Selecting post-party activities. The party creator may choose to invite party hosts and attendees to engage in various post-party activities. One such activity is typically required of all visitors: a simple user survey. The party creator should be able to choose to offer this activity;
 create the text for the post-party email, which will include a link to the survey script; and schedule the date/time to distribute the post-party email.
 Selecting the decoration scheme. The party host is required to initially select one of the supplied decoration schemes. The administrator of the system creates an assortment of decoration schemes.
 Selecting activities. Activity selection is performed for parent parties only. The party creator must define the activities that will be available to the party, and any sub-parties.
 Creating the room list. This phase allows the host to define the party rooms they want in their party. This process includes:
 Naming the room
 Choosing the activity for the room
 Setting parameters for the activity within that room
 Optionally, organizing the rooms (if not organized, rooms are listed alphabetically)
 Adding content to rooms. This phase allows the host to add content to activities within rooms. For example, photos may be uploaded and added to a photo gallery room, or add music files may be uploaded and added to an entertainment room.
 Removing content. Users who are also hosts may remove content from activities within their party, or if they are parent-hosts, within any sub-party. When viewing content, such users see an optional “remove” link next to it.
 Excluding Guests. For parties that require registration, hosts may block a particular user from entering the party. For parties that require a unique invitation code for each visitor, users presenting a blocked invitation code are denied the right to enter the party.
 Party Activities
 As used in this specification, the term “activities” broadly refers to a number of related structures and data, including but not limited to:
 The software, templates and content to support the activity
 The parameters for configuring the software that supports the activity
 The URL for the activity on the supporting server
 Specific modes of interactive information exchange with and between users, including those described below.
 Chatting. Chatting can be, and preferably should be, supported by a variety of mechanisms which are selected based on the capabilities of the client. These mechanisms include HTML form page exchange as well as live connections implemented by Java or plug-ins. Chatting is preferably limited to users within a single activity room; that is, inter-room chatting is not supported. The mechanism that support chatting may, however, be shared by various rooms, and may be shared between multiple servers, if the party is hosted on multiple servers. Users in any chat room should be able to optionally enter a ‘private’ mode for 1-on-1 chatting.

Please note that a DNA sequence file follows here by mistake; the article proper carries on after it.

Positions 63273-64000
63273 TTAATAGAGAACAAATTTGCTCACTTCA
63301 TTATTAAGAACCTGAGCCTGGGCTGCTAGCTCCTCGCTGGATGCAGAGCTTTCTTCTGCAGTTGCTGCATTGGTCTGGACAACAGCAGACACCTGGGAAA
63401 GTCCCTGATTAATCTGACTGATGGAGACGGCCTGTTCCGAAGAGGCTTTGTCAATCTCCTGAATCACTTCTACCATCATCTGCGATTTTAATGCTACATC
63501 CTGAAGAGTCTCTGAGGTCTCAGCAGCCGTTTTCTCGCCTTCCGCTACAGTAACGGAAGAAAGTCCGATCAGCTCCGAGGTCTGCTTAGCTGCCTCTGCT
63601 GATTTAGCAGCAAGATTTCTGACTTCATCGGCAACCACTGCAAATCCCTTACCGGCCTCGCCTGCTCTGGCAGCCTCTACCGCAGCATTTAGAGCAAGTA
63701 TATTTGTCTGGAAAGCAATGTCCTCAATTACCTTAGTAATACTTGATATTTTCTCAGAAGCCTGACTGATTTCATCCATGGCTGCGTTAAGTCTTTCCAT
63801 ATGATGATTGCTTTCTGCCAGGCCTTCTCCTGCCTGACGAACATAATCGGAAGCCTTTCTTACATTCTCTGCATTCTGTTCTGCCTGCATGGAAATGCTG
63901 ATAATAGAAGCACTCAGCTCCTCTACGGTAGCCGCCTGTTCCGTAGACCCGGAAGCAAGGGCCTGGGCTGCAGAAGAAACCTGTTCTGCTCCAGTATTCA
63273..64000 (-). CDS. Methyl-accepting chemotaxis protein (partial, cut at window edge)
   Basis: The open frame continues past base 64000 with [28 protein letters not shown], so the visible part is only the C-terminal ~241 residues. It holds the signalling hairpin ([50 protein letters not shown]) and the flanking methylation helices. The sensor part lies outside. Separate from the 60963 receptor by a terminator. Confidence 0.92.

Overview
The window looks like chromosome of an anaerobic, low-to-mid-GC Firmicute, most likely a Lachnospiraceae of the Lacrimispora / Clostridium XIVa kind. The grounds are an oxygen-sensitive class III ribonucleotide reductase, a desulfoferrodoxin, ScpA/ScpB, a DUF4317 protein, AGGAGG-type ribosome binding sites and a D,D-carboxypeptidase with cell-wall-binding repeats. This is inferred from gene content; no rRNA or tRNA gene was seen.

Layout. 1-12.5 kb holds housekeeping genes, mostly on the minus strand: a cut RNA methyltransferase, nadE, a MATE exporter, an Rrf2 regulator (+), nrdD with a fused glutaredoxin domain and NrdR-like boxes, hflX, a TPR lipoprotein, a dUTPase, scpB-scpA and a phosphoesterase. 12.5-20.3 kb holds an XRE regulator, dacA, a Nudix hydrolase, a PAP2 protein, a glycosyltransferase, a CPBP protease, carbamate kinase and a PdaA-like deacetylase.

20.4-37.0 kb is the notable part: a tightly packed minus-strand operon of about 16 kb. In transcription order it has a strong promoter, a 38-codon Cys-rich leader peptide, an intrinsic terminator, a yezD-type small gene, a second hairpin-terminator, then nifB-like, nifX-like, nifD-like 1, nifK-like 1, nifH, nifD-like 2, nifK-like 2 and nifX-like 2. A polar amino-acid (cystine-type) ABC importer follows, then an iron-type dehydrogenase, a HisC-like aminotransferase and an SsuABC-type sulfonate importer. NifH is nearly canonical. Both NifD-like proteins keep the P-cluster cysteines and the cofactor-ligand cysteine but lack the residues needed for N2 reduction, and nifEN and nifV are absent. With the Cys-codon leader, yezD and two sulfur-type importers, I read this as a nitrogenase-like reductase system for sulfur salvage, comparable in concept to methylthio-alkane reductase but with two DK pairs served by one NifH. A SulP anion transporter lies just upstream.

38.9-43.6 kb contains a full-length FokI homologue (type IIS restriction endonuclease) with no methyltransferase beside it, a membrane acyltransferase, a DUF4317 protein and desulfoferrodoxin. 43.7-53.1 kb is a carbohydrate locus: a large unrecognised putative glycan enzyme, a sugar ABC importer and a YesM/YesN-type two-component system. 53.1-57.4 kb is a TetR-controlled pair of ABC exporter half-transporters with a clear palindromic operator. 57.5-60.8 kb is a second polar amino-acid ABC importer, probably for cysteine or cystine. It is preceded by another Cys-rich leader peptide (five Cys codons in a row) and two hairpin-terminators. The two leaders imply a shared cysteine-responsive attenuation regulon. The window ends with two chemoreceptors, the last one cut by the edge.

Photo album. The photo album activity allows browsing of multiple images, in JPEG and GIF formats. This activity is normally ‘locked’ so that images can only be added by the party hosts, but can be “unlocked” to permit image sharing among visitors.
 Audio delivery. The audio delivery activity allows users to listen to music or other audio program segments. The user may select the file they wish to hear, in the format they wish to receive it. Like image delivery, the audio delivery activity is typically be ‘locked’ so that the recordings can only be added by the party hosts, but can be unlocked so that audio files may be posted in an activity room by a visitor for playback by other visitors to that room.
 Video delivery room allows users to watch streaming video files. The user may select the file they wish to view, in the format they wish to receive it. This activity too may be ‘locked’ so that video files can only be added by the party hosts, or unlocked to permit sharing of video files among visitors to a given activity room.
 When image, audio or video file sharing is permitted in an activity room, the host should actively discourage the posting of copyrighted works without permission from the copyright owner. For example, warnings should be displayed during the file upload stage to advise users that sharing copyrighted works without permission may constitute a copyright violation.
 HTML Content Delivery. An HTML content delivery activity allows users to review static HTML such as a brochures. For example, the host may wish to create a resource room which features links to other HTML pages which are made available for party visitors.
 Messaging. The messaging activity preferably supports several modes in which users can post text message to one another. A messaging activity may take one of the following forms:
 Guest Book. Substantially all parties will feature a “guest book” activity in which visitors are requested to sign in and post comments. The guest book does not permit replies to be posted, nor does it permit later editing of the posted sign in message.